Jakarta (ANTARA) - It has been two years since the World Health Organization (WHO), on March 11, 2020, declared the novel coronavirus (COVID-19) outbreak a global pandemic amid a drastic spike in infections globally.

Indonesia, which announced its first COVID-19 cases on March 2, 2020, has been battling the virus and has managed to control three waves of infections triggered by the Alpha, Delta, and Omicron variants of COVID-19, respectively.

The country has seen a downward trend after intensifying the implementation of health protocols, such as wearing masks and keeping a safe distance, and stepping up vaccinations to control virus spread.

On March 8, 2022, Indonesia logged 30,148 fresh COVID-19 cases, 55,128 recoveries, and 401 deaths amid the third wave triggered by the Omicron variant.

The nation’s Task Force for COVID-19 Handling pegged the total number of cases at 5,800,253, recoveries at 5,226,530, and deaths 150,831, as of March 8, 2022.

According to data provided by the Health Ministry, as of March 7, nearly 192,134,689 Indonesians have received their first COVID-19 jab, 148,347,458 have been fully vaccinated, and 12,698,131 have received the booster dose.

The government has set a target of vaccinating at least 208 million of its over 270 million population to achieve herd immunity. The national vaccination drive started on January 13, 2021.

The first dose vaccination coverage has so far touched 92.2 percent while complete dose coverage has reached 71.03 percent and booster coverage is still below 10 percent of the target.

The government is currently preparing a road map to support Indonesia’s gradual transition from the pandemic to endemic phase, according to the government’s spokesperson for COVID-19 handling, Reisa Broto Asmoro.

The road map will be used to normalize community activities gradually through virus control policies, setting a hospital occupancy limit, and suppressing the death rate to ensure it remains at a low level, she elaborated.

The road map has been drafted by carefully taking some things into account, not only related to health and science, but also several aspects of people's lives such as social, cultural, and economic aspects, she said.

In order to get ready for an endemic period, the tracking capacity must also be improved, and this will require cooperation from all parties in implementing the health protocols, she added.

"The community also has a role to play in halting the spread of COVID-19, and so far, we have learned for two years long, to start living by adapting to new habits that we do every day," she said on March 7.

Hence, the pre-endemic health protocols are also being finalized and they will be implemented as soon as the COVID-19 pandemic subsides, she added.

The pre-endemic health protocols have been prepared by involving various stakeholders such as epidemiologists and health practitioners, spokesperson for the Health Ministry, Siti Nadia Tarmizi, informed on March 7.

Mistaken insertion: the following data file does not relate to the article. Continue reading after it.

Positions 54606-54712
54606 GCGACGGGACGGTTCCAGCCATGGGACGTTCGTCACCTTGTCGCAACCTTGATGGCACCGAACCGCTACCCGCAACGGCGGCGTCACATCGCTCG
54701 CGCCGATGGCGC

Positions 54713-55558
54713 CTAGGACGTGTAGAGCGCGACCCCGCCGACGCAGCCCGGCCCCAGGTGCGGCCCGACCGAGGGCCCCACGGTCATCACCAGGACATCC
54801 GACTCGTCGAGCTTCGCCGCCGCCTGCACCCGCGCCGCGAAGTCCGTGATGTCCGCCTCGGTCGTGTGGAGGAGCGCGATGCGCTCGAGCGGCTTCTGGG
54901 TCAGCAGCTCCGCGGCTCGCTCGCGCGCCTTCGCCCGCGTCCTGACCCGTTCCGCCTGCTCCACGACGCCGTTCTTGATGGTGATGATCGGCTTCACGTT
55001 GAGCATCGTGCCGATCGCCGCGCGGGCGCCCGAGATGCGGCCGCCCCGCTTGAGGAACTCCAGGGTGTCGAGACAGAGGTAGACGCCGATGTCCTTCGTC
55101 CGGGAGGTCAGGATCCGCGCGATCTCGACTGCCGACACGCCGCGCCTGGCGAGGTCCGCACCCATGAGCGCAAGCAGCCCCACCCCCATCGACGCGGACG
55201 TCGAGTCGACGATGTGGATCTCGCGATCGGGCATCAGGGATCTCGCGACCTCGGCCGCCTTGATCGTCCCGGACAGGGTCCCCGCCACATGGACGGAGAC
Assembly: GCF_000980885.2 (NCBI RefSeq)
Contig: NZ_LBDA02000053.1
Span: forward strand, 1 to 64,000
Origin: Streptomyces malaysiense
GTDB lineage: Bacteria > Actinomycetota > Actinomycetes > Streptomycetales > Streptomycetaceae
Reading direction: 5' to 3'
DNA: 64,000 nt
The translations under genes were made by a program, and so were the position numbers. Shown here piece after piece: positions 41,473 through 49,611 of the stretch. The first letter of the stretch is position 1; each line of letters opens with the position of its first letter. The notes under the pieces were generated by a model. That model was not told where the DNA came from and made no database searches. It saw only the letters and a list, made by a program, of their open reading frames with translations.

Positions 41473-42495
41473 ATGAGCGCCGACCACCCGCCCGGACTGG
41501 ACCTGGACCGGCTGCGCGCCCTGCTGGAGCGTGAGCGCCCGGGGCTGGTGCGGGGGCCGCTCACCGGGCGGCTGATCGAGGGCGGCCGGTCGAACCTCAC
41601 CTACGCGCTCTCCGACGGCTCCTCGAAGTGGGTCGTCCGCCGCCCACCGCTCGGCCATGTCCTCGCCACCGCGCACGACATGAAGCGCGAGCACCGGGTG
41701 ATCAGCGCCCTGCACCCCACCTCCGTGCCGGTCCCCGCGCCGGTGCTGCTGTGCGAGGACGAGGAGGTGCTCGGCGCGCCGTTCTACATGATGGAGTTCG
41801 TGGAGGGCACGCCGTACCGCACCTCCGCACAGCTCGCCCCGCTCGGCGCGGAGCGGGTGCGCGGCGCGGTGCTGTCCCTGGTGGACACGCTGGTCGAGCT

The protocols include the cessation of negative antigen or PCR tests requirements for fully vaccinated domestic travelers arriving via land, sea, and air, she said.

They also cover changes to the limits placed on the capacity of public spaces such as stadiums and shopping centers, she added.

"Hopefully, we can continue to maintain and suppress the current downward trend in cases so that we can get through this pandemic together," she remarked.

However, the date for the start of the endemic phase is yet to be decided because Indonesia cannot declare this if another country is trailing behind in terms of tackling COVID-19, according to the task force’s spokesperson Wiku Adisasmito.

The COVID-19 pandemic is a global issue that necessitates unified action globally, he said.

"If the pandemic is over in Indonesia, but some other countries are still struggling to control the pandemic, then the COVID-19 pandemic is not over yet," he explained.

Adisasmito said that the endemic stage can be achieved only if the global community adheres to health protocols, such as the requirement to wear a mask and frequent hand-washing, as well as reminds and protects each other from the dangers of the disease.

"As a great nation, we can be an example to help others bring the pandemic to an end. We will enter the endemic stage soon if we also help them," Adisasmito remarked.

Earlier, Health Minister Budi Gunadi Sadikin confirmed that the Indonesian government is devising a strategy to change the status of the COVID-19 pandemic to endemic.

However, he said he believes that every country needs to wait for an official announcement from the WHO to revoke the pandemic status.

"We also received a direction from the President, with inputs from the coordinating minister, regarding the strategy (to shift) from the pandemic to endemic stage. We have prepared the protocol," Sadikin informed.

President Joko Widodo (Jokowi) has called for careful consideration before arriving at a decision by taking into account various approaches from the scientific, health, social, cultural, and economic aspects, according to the minister.

Widodo has advised to not hurry in changing the pandemic status to endemic and to remain heedful of the precautionary aspect, he added.

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Editor: Rahmad Nasution
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